the Twitter and the Instagram and the Facebook when they want to stage and they’ve got to put all
the posts up, do you help? – No, not really actually. They are just handling them by themselves. They are free to do whatever they want. Some of the riders choose to
do nothing on social media. And others are quite active on it. That’s actually up to themselves. So if they feel comfortable
with it, they do it. Of course we help them
with getting contents or getting photos or getting videos so that they have something to post. But, in terms of posting
capacity and intensity, that’s up to themselves. – We know that Team Sunweb
social media stuff is genuine. Good to know. Well, it seems I’ve just
disproved my own hypothesis because it turns out
that Team Sunweb treat all their riders the same. But actually, that’s a really good thing. I’m glad to hear it. I think this video also
shows just how much work goes into keeping a team
at a Grand Tour rolling. If you like this video,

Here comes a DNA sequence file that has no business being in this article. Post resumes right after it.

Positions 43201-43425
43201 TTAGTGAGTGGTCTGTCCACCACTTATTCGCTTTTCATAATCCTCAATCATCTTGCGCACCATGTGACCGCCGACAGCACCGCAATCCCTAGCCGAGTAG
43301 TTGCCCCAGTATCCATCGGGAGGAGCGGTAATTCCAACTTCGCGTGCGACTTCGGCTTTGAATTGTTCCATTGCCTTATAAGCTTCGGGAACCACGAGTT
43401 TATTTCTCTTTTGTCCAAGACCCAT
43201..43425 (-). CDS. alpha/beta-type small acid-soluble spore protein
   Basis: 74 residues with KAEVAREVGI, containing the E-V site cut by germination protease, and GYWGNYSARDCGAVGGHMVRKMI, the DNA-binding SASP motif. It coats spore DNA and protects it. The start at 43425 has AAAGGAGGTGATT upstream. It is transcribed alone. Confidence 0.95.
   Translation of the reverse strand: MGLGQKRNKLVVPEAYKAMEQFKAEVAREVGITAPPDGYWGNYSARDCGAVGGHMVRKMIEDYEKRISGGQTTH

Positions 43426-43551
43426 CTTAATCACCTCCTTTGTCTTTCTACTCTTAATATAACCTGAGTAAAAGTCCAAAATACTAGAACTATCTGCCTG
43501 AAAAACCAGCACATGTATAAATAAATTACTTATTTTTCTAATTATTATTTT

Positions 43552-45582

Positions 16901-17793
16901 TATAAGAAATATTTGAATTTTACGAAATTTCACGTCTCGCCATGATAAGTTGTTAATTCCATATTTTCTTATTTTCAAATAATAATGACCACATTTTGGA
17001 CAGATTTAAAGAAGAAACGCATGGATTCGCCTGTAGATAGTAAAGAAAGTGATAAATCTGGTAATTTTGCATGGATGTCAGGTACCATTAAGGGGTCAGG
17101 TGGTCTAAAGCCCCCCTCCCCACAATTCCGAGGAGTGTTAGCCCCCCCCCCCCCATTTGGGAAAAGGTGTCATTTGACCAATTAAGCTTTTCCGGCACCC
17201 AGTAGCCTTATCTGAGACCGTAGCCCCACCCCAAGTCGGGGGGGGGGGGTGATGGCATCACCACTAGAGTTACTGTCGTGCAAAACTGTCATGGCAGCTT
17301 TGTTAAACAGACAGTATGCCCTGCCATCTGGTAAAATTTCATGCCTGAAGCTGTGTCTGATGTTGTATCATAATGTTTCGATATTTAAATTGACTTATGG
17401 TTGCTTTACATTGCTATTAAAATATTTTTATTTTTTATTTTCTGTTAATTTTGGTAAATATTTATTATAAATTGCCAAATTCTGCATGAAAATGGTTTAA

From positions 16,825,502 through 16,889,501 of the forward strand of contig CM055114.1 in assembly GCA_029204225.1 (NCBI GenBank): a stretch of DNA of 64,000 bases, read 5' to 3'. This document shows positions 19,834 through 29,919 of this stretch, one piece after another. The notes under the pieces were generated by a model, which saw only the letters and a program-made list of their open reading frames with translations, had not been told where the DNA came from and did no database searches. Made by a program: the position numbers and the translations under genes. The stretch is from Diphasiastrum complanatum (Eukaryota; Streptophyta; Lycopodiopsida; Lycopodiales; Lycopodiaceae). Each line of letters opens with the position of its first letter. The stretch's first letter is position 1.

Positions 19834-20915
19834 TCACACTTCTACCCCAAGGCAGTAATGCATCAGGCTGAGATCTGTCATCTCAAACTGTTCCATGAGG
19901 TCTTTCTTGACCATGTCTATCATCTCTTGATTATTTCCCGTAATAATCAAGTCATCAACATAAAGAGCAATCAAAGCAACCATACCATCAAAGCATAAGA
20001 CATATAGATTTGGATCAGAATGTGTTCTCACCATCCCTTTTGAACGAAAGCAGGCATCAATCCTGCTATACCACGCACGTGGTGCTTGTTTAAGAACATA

give us a thumbs up, and you might like to
check out Tom Dumoulin’s custom world champion time trial bike by clicking down here.

64 comments on “How To Look After A Pro Cycling Team Leader With Team Sunweb | Giro d’Italia 2018

  1. I bought new bicycle 1 week ago and got really interested in this Chanel. Keep it up guys .Love from Nepal.

  2. Okay already I'm going to say I didn't appreciate this video. I love Emma as a presenter and I'm sure this wasn't her idea, but okay you ask the DS if the riders have personal mechanics or the like and he says NO, but then you proceed to ask the next 2-3 people if they are Toms personal mechanic, soigneurs etc. What gives? That is friggin insulting to the DS. Did you not believe him when he said no?

  3. You guys are on a roll! Another great video. Super interesting look behind the scenes and I really loved how Emma treated all staff members (mechanics, soigneurs, sport directors, the chef etc) basically the same, making sure to highlight how they all contribute to the team. I would be super interested to learn more about the role of the road captain, btw.